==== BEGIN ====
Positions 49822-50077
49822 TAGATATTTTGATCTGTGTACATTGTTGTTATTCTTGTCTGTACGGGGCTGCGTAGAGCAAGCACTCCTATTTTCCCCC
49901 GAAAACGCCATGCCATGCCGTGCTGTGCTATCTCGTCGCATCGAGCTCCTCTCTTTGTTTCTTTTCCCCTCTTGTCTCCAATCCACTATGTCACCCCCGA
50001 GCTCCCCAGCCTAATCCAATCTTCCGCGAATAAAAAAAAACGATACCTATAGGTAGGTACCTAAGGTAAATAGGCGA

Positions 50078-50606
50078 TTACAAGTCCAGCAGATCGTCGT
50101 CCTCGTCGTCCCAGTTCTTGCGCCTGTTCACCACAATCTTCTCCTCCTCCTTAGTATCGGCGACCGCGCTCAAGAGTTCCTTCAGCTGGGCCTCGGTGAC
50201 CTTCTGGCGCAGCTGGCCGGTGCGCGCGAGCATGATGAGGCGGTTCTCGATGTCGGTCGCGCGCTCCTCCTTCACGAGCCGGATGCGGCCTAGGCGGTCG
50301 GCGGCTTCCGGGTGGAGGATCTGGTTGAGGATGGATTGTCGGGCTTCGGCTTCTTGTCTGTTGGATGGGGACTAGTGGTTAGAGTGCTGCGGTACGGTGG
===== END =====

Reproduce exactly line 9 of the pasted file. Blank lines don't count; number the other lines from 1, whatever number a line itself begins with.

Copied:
50301 GCGGCTTCCGGGTGGAGGATCTGGTTGAGGATGGATTGTCGGGCTTCGGCTTCTTGTCTGTTGGATGGGGACTAGTGGTTAGAGTGCTGCGGTACGGTGG